The simplest answer is this: The U.S. women would certainly not agree to such a deal. Nor would their advocates and a lot of the media.
The simplest reason why this deal would fail is what Paul Kennedy reported last week: The deal does not address the difference in FIFA (or UEFA or CONCACAF) prize money. The percentage of prize money is equal, but the numbers each team would get for similar results are heavily skewed toward the men.
Beyond the bonus money, though, each deal has some issues.
Norway found a novel way to pay its men and women equally. Barely pay them.
When the deal was announced, the pot of money for the women’s team was reported to be 6 million kroner. That’s $651,000.
Not per player. For the whole team.
The men and women also get the same percentage of prize money, and it’s not great: 25%.
To put this in perspective: In 2014, U.S. Soccer earned $1.5 million in preparation money for the men's World Cup after qualifying, but players split a bonus of $2.5 million. For reaching the knockout rounds, the U.S. earned $9 million in prize money, from which nearly $7 million wound up in the players’ hands by the time roster bonuses, the bonus for points earned in the group stage, and the bonus for reaching the round in question are compiled. That’s a handy 77% of FIFA’s prize money.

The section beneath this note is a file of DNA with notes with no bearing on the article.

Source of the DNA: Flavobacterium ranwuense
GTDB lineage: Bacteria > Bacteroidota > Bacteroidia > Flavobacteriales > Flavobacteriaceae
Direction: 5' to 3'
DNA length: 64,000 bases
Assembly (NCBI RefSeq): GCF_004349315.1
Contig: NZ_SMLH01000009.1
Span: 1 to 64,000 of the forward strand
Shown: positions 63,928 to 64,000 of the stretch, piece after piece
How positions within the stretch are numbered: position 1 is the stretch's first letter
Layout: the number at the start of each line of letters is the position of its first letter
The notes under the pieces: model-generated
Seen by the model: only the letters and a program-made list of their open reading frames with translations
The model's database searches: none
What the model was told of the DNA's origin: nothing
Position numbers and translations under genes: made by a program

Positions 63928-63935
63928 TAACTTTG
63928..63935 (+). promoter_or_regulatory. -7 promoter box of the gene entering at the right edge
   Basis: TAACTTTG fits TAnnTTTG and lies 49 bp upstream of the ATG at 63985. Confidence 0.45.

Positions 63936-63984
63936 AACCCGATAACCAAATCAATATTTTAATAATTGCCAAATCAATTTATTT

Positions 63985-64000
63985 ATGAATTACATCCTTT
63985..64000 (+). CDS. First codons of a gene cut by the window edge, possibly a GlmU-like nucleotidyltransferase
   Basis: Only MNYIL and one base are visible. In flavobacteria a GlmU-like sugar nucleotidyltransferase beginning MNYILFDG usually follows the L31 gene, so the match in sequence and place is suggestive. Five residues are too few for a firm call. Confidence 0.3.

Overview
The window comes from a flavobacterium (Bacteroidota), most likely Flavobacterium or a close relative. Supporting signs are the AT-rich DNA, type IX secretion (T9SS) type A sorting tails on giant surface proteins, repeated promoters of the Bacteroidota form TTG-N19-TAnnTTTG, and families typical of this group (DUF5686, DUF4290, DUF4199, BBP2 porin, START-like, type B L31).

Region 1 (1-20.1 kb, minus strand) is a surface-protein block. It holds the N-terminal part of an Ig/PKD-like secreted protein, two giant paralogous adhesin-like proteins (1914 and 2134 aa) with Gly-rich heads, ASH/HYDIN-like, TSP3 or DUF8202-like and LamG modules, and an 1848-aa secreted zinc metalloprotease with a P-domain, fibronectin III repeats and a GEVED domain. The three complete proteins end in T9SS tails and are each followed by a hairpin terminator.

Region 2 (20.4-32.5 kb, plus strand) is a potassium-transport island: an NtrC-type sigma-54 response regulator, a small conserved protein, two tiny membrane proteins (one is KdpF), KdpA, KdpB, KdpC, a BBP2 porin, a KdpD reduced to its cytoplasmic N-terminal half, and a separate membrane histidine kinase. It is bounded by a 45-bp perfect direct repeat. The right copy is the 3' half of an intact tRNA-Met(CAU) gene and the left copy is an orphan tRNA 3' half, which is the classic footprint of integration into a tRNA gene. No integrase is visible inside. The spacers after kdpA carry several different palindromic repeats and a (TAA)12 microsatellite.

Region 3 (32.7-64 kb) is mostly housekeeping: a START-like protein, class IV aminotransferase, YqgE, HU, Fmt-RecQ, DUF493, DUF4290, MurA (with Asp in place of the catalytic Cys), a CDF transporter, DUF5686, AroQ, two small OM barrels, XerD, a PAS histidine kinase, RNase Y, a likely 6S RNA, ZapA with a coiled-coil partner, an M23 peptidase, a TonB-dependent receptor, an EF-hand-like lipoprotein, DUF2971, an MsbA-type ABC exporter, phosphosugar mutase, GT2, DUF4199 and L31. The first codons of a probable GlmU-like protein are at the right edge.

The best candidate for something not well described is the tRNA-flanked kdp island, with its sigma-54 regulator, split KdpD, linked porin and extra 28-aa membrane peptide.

The women get even more in percentage terms. FIFA awards $4 million to the Women’s World Cup winner. The players each earned a roster bonus of $37,500 for a team total of $862,500. The victory in the final earned the players a total of $2.53 million. Add in the Victory Tour bonus of $1.4 million, and the women’s team earns far more than 100% of FIFA prize money.
It’s not as if Norway is a particularly small federation. The annual report shows revenue of 895,115,000 kroner, or roughly $98.5 million. Aside from The Year of The Great Copa America Centenario Windfall, U.S. Soccer has never been above $127 million. Prior to 2015, U.S. Soccer’s annual revenue was under $80 million.
So how would the U.S. women (and men) fare under Norway’s deal? Negatively, of course, but thanks to the magic of spreadsheet formulas and a lot of transcribed numbers, we can run a simulation for more detail.
The simulation takes the current collective bargaining agreements, albeit with a couple of unknowns, and applies them to 2013-18 game results. For the men’s team, it should be very close to the actual 2013-18 pay totals. For the women’s team, it’s not intended to show actual pay because the women got a new CBA in 2017, and the purpose is to project what the current CBA would produce over a typical six-year span with a World Cup championship. (Their actual pay, of course, would be quite a bit lower because the previous CBA’s numbers weren’t great.)
(I already ran the numbers on back pay and came up with a figure over $50 million over six years, but that’s predicated on the women’s team getting more than $26 million for winning the World Cup. That’s probably not on the negotiating table to which the lawsuit’s judge has all but handcuffed the disputing parties.)
The projected six-year pay totals, using U.S. 2013-18 game results to see what the U.S. teams would make under Norway’s pay structure in comparison to the current U.S. structure: